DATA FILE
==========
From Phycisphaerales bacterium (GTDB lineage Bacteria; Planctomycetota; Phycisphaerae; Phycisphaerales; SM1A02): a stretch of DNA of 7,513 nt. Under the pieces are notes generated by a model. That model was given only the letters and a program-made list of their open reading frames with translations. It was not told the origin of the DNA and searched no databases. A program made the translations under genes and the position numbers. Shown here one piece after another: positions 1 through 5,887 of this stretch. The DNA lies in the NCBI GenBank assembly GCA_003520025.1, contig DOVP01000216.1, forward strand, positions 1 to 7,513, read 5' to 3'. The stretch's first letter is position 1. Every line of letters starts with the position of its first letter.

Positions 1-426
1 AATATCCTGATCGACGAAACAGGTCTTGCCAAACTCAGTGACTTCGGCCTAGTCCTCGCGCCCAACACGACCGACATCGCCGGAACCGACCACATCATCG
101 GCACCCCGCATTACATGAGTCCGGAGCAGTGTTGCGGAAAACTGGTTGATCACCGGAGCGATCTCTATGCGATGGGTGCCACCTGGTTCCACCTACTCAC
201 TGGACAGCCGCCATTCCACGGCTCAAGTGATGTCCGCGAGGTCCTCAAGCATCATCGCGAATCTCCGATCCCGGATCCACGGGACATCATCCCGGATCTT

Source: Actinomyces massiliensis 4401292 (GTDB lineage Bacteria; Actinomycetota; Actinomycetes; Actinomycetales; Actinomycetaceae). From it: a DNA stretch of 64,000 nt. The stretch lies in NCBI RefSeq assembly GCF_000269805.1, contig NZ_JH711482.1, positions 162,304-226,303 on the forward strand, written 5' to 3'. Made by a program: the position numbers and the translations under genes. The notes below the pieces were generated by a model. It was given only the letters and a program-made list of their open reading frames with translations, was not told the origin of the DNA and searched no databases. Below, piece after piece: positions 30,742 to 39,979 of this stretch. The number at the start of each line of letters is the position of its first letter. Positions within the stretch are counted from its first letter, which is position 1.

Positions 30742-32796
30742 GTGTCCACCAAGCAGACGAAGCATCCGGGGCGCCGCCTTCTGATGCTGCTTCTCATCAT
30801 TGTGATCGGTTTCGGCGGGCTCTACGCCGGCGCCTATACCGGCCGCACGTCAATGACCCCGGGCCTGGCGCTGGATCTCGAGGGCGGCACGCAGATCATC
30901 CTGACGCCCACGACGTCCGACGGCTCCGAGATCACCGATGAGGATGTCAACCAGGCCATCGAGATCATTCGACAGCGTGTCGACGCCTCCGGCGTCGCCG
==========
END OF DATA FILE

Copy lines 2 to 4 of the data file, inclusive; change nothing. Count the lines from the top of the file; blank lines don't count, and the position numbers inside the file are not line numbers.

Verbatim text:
Positions 1-426
1 AATATCCTGATCGACGAAACAGGTCTTGCCAAACTCAGTGACTTCGGCCTAGTCCTCGCGCCCAACACGACCGACATCGCCGGAACCGACCACATCATCG
101 GCACCCCGCATTACATGAGTCCGGAGCAGTGTTGCGGAAAACTGGTTGATCACCGGAGCGATCTCTATGCGATGGGTGCCACCTGGTTCCACCTACTCAC